Wednesday, July 16, 2014

How Can I Know the Bible is God's Word

RETURNING FROM ATLANTA, GA. on a Delta flight I sat next to a middle aged single woman. She was not a Christian, and on learning that I was a pastor, we began to discuss spiritual things.

"How can I know that the Bible is God's word?" she asked. She wanted me to pull a silver bullet out of my bag of apologetics and giver her a proof that would never let her down.

"Have you ever read the Bible?" I asked.


"That is where I would start."

"That doesn't help," she answered in frustration. "Why would I read the Bible if I didn't believe it was inspired?"

"Because that is the only way that you will ever know whether it is inspired." I continued. "The Bible continually testifies to its own authority. Read it. If the Holy Spirit is at work in you, if God is real, the Bible itself will convince you that it is inspired by God."

I am not sure that she took my advice. She got off the plane at the next stop, and I have not heard from her since. However, that is the truth. The only way we can ultimately know whether the Bible is God's Word is by reading it.

In his Institutes John Calvin writes, “Scripture bears upon the face of it as clear evidence of its truth, as white and black do of their color, sweet and bitter of their taste." (Vol 1, pg 91).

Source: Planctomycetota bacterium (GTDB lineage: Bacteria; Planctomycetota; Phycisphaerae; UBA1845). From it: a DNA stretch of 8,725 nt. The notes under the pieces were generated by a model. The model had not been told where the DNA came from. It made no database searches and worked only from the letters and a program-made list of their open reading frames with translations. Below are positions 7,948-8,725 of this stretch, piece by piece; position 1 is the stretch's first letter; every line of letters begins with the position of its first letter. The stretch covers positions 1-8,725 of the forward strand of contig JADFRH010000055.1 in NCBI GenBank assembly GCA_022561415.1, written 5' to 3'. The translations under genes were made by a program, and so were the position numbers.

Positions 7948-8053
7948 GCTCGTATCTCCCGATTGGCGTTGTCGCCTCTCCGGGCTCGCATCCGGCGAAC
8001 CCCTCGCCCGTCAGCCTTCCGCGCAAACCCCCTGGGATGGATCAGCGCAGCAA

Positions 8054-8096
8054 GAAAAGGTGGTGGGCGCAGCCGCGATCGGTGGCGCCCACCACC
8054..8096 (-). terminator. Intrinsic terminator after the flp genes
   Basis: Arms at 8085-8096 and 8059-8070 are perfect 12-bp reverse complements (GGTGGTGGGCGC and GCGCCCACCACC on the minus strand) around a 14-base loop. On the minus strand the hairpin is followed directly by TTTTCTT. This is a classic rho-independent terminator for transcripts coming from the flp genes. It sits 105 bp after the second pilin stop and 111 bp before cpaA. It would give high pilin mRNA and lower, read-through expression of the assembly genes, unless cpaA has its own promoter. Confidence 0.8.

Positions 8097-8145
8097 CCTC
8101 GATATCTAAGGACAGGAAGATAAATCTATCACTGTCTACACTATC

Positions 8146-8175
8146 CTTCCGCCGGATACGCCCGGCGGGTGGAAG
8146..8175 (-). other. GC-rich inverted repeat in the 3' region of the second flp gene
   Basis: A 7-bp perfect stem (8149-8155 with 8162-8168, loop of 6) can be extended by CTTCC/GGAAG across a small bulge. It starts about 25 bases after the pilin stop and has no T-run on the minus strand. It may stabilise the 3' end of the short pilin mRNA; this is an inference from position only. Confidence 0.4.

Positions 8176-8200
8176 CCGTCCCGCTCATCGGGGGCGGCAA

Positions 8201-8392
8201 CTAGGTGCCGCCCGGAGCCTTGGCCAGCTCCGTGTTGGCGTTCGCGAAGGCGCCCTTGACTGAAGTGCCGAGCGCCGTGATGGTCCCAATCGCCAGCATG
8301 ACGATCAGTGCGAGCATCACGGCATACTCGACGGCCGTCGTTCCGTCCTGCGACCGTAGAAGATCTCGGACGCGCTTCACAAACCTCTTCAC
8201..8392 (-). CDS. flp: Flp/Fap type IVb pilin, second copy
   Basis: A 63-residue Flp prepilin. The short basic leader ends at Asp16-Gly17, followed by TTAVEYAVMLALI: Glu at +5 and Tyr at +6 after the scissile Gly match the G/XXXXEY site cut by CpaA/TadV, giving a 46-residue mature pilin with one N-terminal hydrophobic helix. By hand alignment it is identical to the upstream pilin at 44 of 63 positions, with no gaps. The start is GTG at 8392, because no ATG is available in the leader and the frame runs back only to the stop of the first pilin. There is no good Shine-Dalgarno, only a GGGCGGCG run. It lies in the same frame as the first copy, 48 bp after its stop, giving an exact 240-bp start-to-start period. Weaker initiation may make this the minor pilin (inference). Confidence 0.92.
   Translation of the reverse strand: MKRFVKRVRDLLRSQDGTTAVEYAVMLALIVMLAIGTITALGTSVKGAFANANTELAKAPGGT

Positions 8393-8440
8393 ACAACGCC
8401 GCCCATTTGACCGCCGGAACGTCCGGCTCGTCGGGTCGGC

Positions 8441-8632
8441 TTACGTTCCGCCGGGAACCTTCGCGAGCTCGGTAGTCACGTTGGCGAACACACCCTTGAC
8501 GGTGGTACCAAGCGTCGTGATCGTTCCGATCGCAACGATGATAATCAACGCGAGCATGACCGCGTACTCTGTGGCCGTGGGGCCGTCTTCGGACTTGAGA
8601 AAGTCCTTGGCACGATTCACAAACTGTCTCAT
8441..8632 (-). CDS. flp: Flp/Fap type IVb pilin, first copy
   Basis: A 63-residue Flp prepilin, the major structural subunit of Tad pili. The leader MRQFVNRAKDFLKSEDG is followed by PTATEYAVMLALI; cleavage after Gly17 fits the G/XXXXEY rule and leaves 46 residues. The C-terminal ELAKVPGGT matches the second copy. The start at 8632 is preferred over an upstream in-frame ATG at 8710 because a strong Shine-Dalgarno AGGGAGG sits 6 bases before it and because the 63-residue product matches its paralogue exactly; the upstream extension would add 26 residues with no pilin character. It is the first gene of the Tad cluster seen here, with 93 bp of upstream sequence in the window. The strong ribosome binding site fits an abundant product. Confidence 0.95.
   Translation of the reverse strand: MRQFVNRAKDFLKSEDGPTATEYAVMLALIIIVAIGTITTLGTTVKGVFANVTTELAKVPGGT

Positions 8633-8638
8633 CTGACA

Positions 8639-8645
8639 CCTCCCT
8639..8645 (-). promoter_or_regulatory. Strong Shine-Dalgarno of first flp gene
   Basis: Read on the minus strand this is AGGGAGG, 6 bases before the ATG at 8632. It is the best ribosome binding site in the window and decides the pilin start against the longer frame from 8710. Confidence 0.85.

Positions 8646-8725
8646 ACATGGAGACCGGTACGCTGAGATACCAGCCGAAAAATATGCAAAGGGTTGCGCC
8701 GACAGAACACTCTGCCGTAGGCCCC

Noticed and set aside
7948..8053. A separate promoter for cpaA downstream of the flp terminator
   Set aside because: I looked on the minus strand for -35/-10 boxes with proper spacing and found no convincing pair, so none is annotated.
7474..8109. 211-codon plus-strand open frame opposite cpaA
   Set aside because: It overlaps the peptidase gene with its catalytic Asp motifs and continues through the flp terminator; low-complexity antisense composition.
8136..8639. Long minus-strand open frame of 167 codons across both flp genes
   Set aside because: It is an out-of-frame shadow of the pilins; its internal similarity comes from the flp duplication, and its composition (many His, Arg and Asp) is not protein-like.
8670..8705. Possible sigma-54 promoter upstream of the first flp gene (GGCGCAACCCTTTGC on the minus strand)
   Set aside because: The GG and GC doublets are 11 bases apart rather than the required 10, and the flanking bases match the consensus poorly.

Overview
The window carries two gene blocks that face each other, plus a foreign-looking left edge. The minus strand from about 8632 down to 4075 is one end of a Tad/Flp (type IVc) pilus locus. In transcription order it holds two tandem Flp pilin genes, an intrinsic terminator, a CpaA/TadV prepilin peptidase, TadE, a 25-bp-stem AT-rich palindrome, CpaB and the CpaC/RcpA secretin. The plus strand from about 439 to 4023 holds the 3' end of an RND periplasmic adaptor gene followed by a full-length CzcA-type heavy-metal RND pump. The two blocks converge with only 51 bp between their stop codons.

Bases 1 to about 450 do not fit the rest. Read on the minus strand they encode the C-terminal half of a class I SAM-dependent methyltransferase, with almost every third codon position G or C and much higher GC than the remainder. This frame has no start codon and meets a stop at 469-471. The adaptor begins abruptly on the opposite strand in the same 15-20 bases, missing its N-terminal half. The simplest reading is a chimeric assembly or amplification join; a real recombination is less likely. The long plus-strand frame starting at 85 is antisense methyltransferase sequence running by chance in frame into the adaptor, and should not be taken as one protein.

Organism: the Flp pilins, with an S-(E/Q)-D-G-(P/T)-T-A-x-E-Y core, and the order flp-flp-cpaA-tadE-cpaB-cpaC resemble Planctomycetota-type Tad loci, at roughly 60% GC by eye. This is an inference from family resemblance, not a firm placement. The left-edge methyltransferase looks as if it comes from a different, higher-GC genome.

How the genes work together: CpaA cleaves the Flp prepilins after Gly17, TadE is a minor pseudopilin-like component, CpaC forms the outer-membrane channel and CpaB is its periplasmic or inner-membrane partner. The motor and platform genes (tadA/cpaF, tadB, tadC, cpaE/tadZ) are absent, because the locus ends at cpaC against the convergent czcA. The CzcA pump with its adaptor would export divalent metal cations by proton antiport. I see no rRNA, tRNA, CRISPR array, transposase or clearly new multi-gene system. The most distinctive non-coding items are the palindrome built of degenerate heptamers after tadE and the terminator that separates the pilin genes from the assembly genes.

In his book Above All Earthly Powers, theologian David Wells concurs. “The biblical Word is self-authenticating under the power of the Holy Spirit. This Word of God is the means by which God accomplishes his saving work in his people, and this is a work that no evangelist and no preacher can do. This is why the dearth of serious, sustained biblical preaching in the Church today is a serious matter. When the Church loses the Word of God it loses the very means by which God does his work" (pg. 9).   

How about you? Are you reading your Bible? Are you meditating on it? Biblical immersion is the sure cure for doubts about whether the Bible is really God's holy Word. 

Tuesday, July 8, 2014

God's Battalions

Rodney Stark, a Christian social scientist who teaches at Baylor University, recently wrote God’s Battalions, the case for the Crusades, a fascinating read with an alternative view.

Like myself, you were probably taught that the “Crusades were the first round of European colonialism, conducted for land, loot, and converts by barbarian Christians who victimized the cultivated Muslims.”

Stark provides  an alternative perspective. Is it possible that “the Crusades were the first military response to unwarranted Muslim terrorist aggression?”  Stark argues “yes!” Although often theologically and ethically misguided, the Crusaders “sincerely believed that they served in God’s battalions.” Without their aggression all of Europe might today be a bastion of Islam. 

We can thank God for the Crusader’s work. In light of 911 and the events that have unfolded in recent years, I believe Stark’s book will be enlightening. As are all of his books, this text is an easy and entertaining read. I highly recommend.